I may have mentioned that I was recently lucky enough to spend some time in the Aloha State…
specifically on the Garden Island of Kaua´i.
You may have also observed that I enjoy eating, and you may have concluded that this is the case wherever in the world I am.
So you’ll likely not be shocked when I tell you that I took in my fair share of Hawaiian cuisine while on island. Plus a few more fair shares to spare.
When I came home, I found myself missing the sweet, fresh flavors of the islands. I don’t know if it’s the salt air or the sandy beaches, but everything tastes so uniquely… bursting in Hawaii.
I was desperate to match up some of those island flavors with a few of my favorite, back home desert dishes.
Pastel de Tres Leches is truly a go-to for me. Why?
1. Tres leches cakes are infinitely adaptable. You could probably put dirty gym socks in them and everything would work out fine. Maybe not on the gym socks, but most definitely on sweet, succulent, freshly carved pineapple fruit.
2. Tres leches cake is like mother’s milk to a dry cake-hater such as myself. You know that feeling when you take a bite of dry cake and it sticks to the roof of your mouth? There’s a sort of chalky flavor as you choke it down, and it’s all you can do to stumble over to the fridge for a glass of milk to save yourself – this never, ever, ever happens with a tres leches cake.
3. Tres leches cakes are so, so simple to prepare. You bake your cake, you whisk your soak, you poke your cake, you soak your cake, you top your cake, you eat your cake. That’s just silly simple, don’t you think?
Properly executed TLCs taste like a cross between freshly baked cake and bread pudding. They’re very sweet, and this one, with its fresh chunks of pineapple and fresh pineapple juice whisked into the soak, is absolutely no exception. I stored mine, well-wrapped, in the fridge and served it cool: it was very well-received. Leis were exchanged and there may have been some hula dancing involved. It’s just so hard not to be festive when there’s a cool Pineapple Tres Leches Cake on the table.
Here’s your piece: you may commence hula-ing.
Pineapple Tres Leches Cake
For the cake:
1 1/2 c. all-purpose flour
1 tbsp. baking powder
1 c. white sugar, granulated
3 large eggs
1/3 c. whole milk
2 c. pineapple, fresh, roughly chopped
For the soak:
1- 14 oz. can sweetened, condensed milk
1- 12 fl. oz. can evaporated milk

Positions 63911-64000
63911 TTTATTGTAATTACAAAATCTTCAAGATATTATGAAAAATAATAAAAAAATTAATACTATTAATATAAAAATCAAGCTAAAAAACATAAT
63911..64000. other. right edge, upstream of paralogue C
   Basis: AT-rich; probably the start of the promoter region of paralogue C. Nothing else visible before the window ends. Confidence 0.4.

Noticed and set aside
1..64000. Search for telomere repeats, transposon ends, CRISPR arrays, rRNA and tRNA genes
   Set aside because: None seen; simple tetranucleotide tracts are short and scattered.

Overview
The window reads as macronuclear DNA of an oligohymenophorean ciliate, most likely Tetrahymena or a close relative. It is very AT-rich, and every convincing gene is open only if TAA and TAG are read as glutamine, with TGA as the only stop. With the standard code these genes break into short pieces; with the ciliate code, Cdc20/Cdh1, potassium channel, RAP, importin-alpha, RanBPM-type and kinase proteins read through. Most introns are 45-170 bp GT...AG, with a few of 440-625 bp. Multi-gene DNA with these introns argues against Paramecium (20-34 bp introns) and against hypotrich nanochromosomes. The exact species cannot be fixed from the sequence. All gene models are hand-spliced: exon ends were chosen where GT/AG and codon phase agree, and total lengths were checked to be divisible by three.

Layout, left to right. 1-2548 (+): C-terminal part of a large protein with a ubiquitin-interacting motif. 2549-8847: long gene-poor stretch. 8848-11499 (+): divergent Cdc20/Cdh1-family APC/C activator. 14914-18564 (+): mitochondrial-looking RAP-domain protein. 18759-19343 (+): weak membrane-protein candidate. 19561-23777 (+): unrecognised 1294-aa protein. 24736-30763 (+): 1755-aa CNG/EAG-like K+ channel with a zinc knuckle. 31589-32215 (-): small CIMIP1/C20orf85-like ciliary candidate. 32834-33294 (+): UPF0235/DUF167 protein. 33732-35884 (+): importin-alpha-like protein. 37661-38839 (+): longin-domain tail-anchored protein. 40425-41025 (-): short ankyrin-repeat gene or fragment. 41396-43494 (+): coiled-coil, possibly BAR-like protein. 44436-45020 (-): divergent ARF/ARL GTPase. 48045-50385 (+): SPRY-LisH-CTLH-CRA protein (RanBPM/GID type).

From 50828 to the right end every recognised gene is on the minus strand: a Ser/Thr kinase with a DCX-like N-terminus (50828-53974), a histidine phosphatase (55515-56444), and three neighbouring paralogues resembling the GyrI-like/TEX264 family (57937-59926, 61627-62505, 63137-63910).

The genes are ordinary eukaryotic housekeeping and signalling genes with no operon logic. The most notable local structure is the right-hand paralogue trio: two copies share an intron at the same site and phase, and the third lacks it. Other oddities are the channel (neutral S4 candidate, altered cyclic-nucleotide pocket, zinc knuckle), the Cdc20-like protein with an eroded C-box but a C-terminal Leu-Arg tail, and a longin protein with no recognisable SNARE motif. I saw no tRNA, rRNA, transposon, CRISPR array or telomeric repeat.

1/2 c. whole milk
1 c. pineapple juice, fresh
1 c. heavy cream, chilled, to finish (optional)
To prepare the cake, preheat the oven to 350°. Whisk the flour and baking powder together in a small bowl. Cream the sugar and eggs in a large bowl until light and fluffy. With your mixer still running on a low speed, beat in the dry ingredients alternating with the milk and beating just until you have a uniform cake batter. Fold the pineapple pieces into the cake batter.
Line a 9″ springform pan with parchment paper and pour the batter into the prepared pan. Bake for 45-50 minutes – the top of the finished cake will be a deep golden brown and will spring back when touched lightly with your bare finger. Remove the baked cake and set aside to cool.
Meanwhile, prepare your soak in a large bowl by whisking all of the ingredients together until well blended. Once the cake has cooled, unmold it and place it on a rimmed baking sheet. Using a thick skewer, poke a series of holes into the top of the cake, leaving only a 1″ border around the edges. Slowly pour the whisked soak over the top of the cake and then set the cake aside to allow it to absorb as much of the soak as possible.
I like to top my tres leches cakes with heavy whipped cream, both to cover the punched holes and because I think the chilled dairy provides a nice compliment to the sweetness of the cake. This step is optional, however. If you choose to include whipped cream on top of your cake, simply whip one cup of chilled cream using chilled beaters and a chilled bowl until stiff peaks form. Gently spread the cream over the top of the cake and serve immediately.
YIELD: approximately 8-10 servings